Sunday, December 27, 2015

Against the Pursuit of Guru

I could summarize my adult life as the pursuit of guru status on a variety of topics (blogging, economics, education, improv, business, fatherhood, etc). Instead I feel like that I've become a jack of all trades, GURU of none. Maybe that's not so bad. Here's a clip from a podcast interview with well known improv guru, Armando Diaz on the topic of guru-ness (~54:30):
I just don't like the idea of gurus anyway. I think every amazing person, teacher, or artist is totally fallible and to me when you hear about those things some people get let down. And then suddenly now I don't believe anything that person says.
Reminded me of so many celebrity controversies. They often fail in very public ways, but that doesn't inherently discredit any positives they stood for.
We're all super weak people and I think if you specialize in something, there's something terribly wrong with you. This is the one thing you embrace so much to the exclusion of developing as a full human being. So when I hear that someone is a guru I know that this is going to be a real damaged person and that's okay with me.
It's kind of like drug addicts. Whether as a cause or result, even when sober there is a lot of catch up to do in life. Anything that consumes your life is a loss in what you don't do. There is no such thing as a free lunch. And Armando said, that's okay. Guru isn't bad, it just has a cost.

Starting this week, the Alchemy Comedy Theater will be adding a 5th and 6th weekly show on Thursday nights. That and our total performer list reaching about 70 in the Spring (I feel my life has already stretched Dunbar's Number) will require the theater to run even more without my personal direction in all matters. Which is good.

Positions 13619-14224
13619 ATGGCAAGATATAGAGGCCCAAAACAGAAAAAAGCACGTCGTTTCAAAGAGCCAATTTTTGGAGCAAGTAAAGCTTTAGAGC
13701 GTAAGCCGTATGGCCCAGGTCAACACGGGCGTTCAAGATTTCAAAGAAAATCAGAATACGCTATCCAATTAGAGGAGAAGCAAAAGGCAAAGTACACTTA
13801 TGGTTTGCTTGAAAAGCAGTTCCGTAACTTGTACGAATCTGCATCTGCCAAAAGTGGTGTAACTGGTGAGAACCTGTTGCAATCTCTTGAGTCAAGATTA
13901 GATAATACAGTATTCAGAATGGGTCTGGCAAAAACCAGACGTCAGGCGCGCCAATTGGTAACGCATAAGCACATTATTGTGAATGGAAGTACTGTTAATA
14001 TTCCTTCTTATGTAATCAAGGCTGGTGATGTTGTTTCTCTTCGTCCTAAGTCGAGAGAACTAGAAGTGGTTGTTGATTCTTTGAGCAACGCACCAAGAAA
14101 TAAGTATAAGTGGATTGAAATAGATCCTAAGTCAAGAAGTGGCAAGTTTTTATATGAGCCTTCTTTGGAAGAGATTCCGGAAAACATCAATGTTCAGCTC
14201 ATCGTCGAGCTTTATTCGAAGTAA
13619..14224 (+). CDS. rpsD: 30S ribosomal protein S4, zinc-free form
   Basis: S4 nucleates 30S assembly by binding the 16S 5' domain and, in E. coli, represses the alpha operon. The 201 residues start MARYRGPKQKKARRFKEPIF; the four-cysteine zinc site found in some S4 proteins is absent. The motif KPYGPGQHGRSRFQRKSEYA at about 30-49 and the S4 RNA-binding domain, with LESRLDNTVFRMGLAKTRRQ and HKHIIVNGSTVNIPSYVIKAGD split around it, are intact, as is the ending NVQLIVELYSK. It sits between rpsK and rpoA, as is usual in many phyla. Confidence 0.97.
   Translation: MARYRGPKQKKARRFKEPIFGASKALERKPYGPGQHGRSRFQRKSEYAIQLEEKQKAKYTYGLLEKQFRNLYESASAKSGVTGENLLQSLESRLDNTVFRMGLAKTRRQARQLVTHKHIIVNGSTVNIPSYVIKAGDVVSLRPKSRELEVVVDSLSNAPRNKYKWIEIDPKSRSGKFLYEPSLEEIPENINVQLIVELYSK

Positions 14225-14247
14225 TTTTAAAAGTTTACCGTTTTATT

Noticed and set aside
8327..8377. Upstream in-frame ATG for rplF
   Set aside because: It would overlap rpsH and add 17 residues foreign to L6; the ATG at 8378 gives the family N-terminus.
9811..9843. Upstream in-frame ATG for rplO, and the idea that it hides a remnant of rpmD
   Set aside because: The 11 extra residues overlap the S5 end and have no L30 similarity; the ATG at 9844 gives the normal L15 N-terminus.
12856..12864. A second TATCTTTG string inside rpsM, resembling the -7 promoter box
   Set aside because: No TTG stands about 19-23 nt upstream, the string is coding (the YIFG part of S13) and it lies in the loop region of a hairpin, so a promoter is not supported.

As I discussed in a podcast I did recently, I grew up in an ensemble. I teach ensemble. I want my business (and maybe someday my classroom) to use those same principles.

Monday, July 20, 2015

Fame as a Mental Illness

My long involvement with the improv comedy world has given me a glimpse into the culture of those who desire to be famous. Outside of the production of local shows, it's not something that has really appealed to me. Here's a convincing pop science explanation from the Cracked Podcast:

Monday, June 22, 2015

Why There's Less Conservatives in Comedy (and More in Radio)

First, why talk radio appeals to conservatives:
liberals and conservatives seemed to have different aesthetic tastes. Conservatives seemed to prefer stories with clear-cut endings. Liberals, on the other hand, had more tolerance for a story like public radio’s Serial, which ends with some uncertainty and ambiguity. 
As Young noticed, this is a kind of ambiguity that liberals tend to find more satisfying and culturally familiar than conservatives do. In fact, a study out of Ohio State University found that a surprising number of conservatives who were shown Colbert clips were oblivious to the fact that he was joking. In contrast, conservative talk radio humor tends to rely less on irony than straightforward indignation and hyperbole.
Conservatives often like to shoot straight and explain how things are. Which helps explain why liberals are drawn to comedy and satire:
the genre has always been aimed at taking down the powerful, from the Revolutionary War through Vietnam and 9/11. “Conservatism supports institutions and satire aims to knock these institutions down a peg,”
Conservatives want to "conserve", often skeptical of change. This makes them more loyal to traditional institutions. These, by there nature of being the "establishment", are open to attacks to keep their power in check. The whole article is insightful and I highly recommend it.